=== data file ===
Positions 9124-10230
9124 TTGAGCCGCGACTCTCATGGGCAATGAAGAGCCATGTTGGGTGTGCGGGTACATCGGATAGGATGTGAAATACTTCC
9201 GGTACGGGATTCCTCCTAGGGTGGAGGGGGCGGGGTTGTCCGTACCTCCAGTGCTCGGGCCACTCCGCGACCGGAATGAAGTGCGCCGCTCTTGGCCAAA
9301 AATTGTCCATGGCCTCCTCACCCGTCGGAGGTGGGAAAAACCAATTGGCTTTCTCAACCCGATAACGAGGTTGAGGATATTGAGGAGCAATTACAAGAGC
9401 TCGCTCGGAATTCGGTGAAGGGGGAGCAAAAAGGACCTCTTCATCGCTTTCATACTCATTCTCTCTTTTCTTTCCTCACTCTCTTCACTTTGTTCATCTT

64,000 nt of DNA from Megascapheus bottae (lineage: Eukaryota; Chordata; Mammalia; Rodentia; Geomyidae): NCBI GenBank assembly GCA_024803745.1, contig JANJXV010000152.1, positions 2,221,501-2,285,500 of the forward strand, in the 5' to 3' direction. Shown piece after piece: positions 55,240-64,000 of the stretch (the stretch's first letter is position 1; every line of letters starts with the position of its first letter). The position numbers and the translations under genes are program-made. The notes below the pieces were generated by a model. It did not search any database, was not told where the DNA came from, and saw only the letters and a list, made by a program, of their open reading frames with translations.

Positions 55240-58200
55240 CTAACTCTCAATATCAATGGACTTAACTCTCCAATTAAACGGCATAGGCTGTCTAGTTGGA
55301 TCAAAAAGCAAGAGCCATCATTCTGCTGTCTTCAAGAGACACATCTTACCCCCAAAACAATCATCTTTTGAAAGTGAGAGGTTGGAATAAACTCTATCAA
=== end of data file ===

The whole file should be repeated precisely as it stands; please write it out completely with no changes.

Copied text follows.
Positions 9124-10230
9124 TTGAGCCGCGACTCTCATGGGCAATGAAGAGCCATGTTGGGTGTGCGGGTACATCGGATAGGATGTGAAATACTTCC
9201 GGTACGGGATTCCTCCTAGGGTGGAGGGGGCGGGGTTGTCCGTACCTCCAGTGCTCGGGCCACTCCGCGACCGGAATGAAGTGCGCCGCTCTTGGCCAAA
9301 AATTGTCCATGGCCTCCTCACCCGTCGGAGGTGGGAAAAACCAATTGGCTTTCTCAACCCGATAACGAGGTTGAGGATATTGAGGAGCAATTACAAGAGC
9401 TCGCTCGGAATTCGGTGAAGGGGGAGCAAAAAGGACCTCTTCATCGCTTTCATACTCATTCTCTCTTTTCTTTCCTCACTCTCTTCACTTTGTTCATCTT

64,000 nt of DNA from Megascapheus bottae (lineage: Eukaryota; Chordata; Mammalia; Rodentia; Geomyidae): NCBI GenBank assembly GCA_024803745.1, contig JANJXV010000152.1, positions 2,221,501-2,285,500 of the forward strand, in the 5' to 3' direction. Shown piece after piece: positions 55,240-64,000 of the stretch (the stretch's first letter is position 1; every line of letters starts with the position of its first letter). The position numbers and the translations under genes are program-made. The notes below the pieces were generated by a model. It did not search any database, was not told where the DNA came from, and saw only the letters and a list, made by a program, of their open reading frames with translations.

Positions 55240-58200
55240 CTAACTCTCAATATCAATGGACTTAACTCTCCAATTAAACGGCATAGGCTGTCTAGTTGGA
55301 TCAAAAAGCAAGAGCCATCATTCTGCTGTCTTCAAGAGACACATCTTACCCCCAAAACAATCATCTTTTGAAAGTGAGAGGTTGGAATAAACTCTATCAA